Couchsurfing in Colombia

Couchsurfing is one of the most amazing networks I can think of for budget travelers. They’ve come up with a way to make your couch the exchange currency for a way to buy and sell your way around the world. I’ve hosted quite a bit in Reykjavik since there are more tourists than locals over the year so couch demand is high, but Ive also cashed in for some couches in amazingly cool places.  I decided to couchsurf through Colombia since there are a surprising amount of hosts, and the people here are so hospitable – except for when they’re a bus or taxi driver and you think they’re trying to take your life.


Luis teaching us about obleas – delicious, crunchy crepes full of dulce de leche

My first couchsurf host explained that’s just how they drive in Bogota, as well as  other very useful (comforting, some might say) information. Luis lived downtown halfway between the old town and the newish, richer districts with his girlfriend and I spent two nights there. Since he is an english and Spanish private tutor, he had enough free time to show me around La Candelaria (the old town) and the glitzy North side, as well as share endless conversation on some of the most interesting topics  concerning Colombia. We learned about how life was when the guerrillas really did impact the daily lives of locals, and how difficult and unsafe travel was just ten years ago. Now, Colombians travel safely in buses, and international tourists are slowly starting to pour in, gradually increasing in number. Sadly though, travel outside of Colombia is still difficult for Colombians because of passport/visa restrictions.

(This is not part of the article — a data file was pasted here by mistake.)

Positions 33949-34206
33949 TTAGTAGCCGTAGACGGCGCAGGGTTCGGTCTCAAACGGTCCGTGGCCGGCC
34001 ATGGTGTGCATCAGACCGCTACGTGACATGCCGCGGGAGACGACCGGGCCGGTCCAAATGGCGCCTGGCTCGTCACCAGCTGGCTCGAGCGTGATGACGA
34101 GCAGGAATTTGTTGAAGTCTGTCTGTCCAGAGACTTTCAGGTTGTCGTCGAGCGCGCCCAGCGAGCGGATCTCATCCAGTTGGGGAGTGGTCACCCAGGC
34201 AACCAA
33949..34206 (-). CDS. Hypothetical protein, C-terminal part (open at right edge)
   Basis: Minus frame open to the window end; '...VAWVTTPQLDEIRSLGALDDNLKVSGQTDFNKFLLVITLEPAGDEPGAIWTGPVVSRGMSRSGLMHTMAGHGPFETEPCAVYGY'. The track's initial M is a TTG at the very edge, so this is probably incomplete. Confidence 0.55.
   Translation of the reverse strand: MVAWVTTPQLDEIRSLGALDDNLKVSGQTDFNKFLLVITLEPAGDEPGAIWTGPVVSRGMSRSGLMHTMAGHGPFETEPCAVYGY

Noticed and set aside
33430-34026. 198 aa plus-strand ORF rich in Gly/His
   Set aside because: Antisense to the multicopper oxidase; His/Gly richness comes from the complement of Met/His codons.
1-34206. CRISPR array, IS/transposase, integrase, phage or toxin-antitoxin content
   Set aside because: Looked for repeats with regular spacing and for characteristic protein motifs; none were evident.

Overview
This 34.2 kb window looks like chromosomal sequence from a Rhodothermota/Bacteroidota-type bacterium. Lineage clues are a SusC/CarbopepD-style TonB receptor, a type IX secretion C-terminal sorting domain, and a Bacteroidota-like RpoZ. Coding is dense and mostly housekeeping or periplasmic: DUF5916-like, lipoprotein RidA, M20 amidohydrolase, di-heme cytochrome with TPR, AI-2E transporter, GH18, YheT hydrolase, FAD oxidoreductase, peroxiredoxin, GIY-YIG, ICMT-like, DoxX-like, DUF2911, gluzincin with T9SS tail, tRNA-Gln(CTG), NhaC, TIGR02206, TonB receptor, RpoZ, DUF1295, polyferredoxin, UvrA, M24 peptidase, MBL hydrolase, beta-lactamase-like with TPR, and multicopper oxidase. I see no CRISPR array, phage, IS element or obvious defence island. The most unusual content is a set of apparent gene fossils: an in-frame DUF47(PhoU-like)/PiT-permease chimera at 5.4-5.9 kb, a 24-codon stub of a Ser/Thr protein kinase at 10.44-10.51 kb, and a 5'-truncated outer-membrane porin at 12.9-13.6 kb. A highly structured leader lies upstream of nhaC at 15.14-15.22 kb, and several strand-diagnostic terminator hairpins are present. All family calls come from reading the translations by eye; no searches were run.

one of the coolest churches Ive ever seen – kind of looks like Russian Orthodox meets gingerbread house

My second host was Tim in Aracataca, the heart of Maconodo and home town of legendary author Garcia Marquez. His home was called the Gypsy residence, an up and coming hostel (opening in a few days), and he pushed magical realism and crazy hats on us in the most ‘Hundred Years of Solitude’ kind of way. It was the weekend, and so much was going on, so many people, and a concert/dancing stage event where some beautiful girls kicked ass at afrodance. There was a torrential downpour of rain every few hours – little did I know October is the wettest month in Colombia.


rain rain rain… I can see why Marquez described Aracataca as a place that once rained for 3 years straight

The last host, who I’m with now, is a Canadian guy who owns a 30 foot schooner. Its a Chinese Junk rig (whatever that means) and his couch is on the sail boat. I had to get picked up from the beach in his dingy and we have the best view of Santa Marta’s central beach since we’re only a few hundred metres from shore. From here we jump in the water several times a day to cool off, laze around in the hammock, and can even surf the net from his navigation laptop. Couchsurfing is amazing for these kinds of experiences, but even better yet, I’ve found my guy to teach me how to sail and take me to Panama.


Captain Kevin, on his schooner

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